Posted by Lindsey Ward

For two months this past winter, I lived and studied in Reykjavik, Iceland.  I hopped from hostel to hostel within the city, working on an independent study in creative writing, two in literature, and one in dance.  My dance study involved classes at a local studio, but for the other three, I was entirely on my own.  The first two or three weeks may have been the hardest of my life.  I was in a foreign country with no friends, no program, and a six-hour time difference between me and everyone I knew.  I experienced a deep loneliness, struggling each day to produce something.

With the prospect of many more lonely weeks ahead of me, I decided that the time had come to push myself out of my comfort zone.  Typically reserved, I strove to meet and talk to people.  Typically passive, I stepped up as a volunteer in my group tours when the situation presented itself.  Even more importantly, I was faced with the task of having to look within myself for company—to learn how to be alone and how to thrive as an isolated individual.

I could not have asked for a more externally interesting environment in which to discover myself.  Iceland is a small and breathtakingly beautiful island filled with quirky, peaceful people.  The city is friendly, and the landscape is, at once, frozen and boiling, white with snow and black with lava rock.  I hiked on a glacier that humbled me with its magnificence.  I stepped on a frozen ocean and on to places that gave the impression of never having been stepped on before.  I swam in a freezing lake, and I rolled through barely passable sections of icy lava caves.


An Icelandic friend told me of an annual event on the Westman Islands (Vestmannaeyjar) off the south coast.  Each year during Puffin season, he told me, when the little Pufflings are learning how to fly, an Icelander of the Westman Islands can sit outside and listen to the “thump!  thump!” of Pufflings falling from the sky.  He explained that Puffins lose the ability to fly once they realize they can no longer see the ocean.  And so in the small community, a pastime has developed of going around and collecting the fallen Pufflings to ferry them back to the coast.  I was incredibly amused by the story, shocked at what I deemed the dullness of Puffins and delighted by the cooperation of the Icelanders.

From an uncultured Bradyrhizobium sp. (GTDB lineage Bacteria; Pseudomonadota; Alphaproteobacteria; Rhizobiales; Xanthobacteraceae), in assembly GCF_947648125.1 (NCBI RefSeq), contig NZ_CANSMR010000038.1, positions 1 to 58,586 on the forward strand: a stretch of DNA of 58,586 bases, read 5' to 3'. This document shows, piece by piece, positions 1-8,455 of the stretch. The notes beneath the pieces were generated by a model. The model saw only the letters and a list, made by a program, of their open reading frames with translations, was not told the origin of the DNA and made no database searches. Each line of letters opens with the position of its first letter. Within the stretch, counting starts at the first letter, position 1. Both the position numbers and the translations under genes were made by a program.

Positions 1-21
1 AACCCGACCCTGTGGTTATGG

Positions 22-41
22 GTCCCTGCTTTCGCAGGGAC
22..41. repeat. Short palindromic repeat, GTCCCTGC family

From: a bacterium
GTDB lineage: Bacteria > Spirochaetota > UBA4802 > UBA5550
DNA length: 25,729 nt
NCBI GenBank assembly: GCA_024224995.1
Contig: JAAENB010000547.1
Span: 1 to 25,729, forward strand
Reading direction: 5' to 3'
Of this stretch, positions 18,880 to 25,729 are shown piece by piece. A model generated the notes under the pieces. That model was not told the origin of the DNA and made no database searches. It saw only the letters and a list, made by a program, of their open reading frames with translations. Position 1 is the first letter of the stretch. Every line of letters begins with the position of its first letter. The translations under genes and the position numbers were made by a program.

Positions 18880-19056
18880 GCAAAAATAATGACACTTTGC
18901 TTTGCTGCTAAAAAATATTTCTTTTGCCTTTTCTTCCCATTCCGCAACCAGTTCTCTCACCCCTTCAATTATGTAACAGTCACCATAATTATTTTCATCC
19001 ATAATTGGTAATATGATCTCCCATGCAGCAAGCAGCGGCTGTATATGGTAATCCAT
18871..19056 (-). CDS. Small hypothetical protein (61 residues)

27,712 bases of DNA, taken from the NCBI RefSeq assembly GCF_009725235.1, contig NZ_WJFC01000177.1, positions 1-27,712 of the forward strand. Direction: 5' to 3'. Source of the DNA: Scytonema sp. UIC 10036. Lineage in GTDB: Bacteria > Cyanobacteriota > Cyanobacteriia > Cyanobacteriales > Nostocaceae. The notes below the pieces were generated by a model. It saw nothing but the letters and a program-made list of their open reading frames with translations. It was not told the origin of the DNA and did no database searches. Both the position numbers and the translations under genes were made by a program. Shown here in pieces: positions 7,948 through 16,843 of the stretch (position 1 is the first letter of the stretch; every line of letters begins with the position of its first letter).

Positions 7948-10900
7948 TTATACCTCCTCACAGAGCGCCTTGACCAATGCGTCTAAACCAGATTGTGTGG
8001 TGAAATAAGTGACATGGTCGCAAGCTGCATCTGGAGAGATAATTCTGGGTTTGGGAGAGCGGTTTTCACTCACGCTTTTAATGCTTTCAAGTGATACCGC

On further reflection, I have come to realize that we, as people, do something similar.  I traveled to Iceland and lost my footing when I discovered myself alone, surrounded by unfamiliarity.  And just like the lost Pufflings, I found myself rescued by the friendly Icelanders and fellow travelers I met along the way.  It was not until deep into my trip that I found the strength within myself to thrive on my own, to venture into the unknown, and to trust that I could keep on flying and still find water on the other side.

I have recently stumbled upon the word Víðsýni, an Icelandic word that means both panoramic view and open-mindedness.  I am using this word as the title of the dance I am choreographing, and I am also convinced that it best embodies what my time in Iceland gave to me.  I came back as a more complete person—a person more in touch with my inner potential.  Víðsýni—my inner panoramic view.

One thought on “Víðsýni

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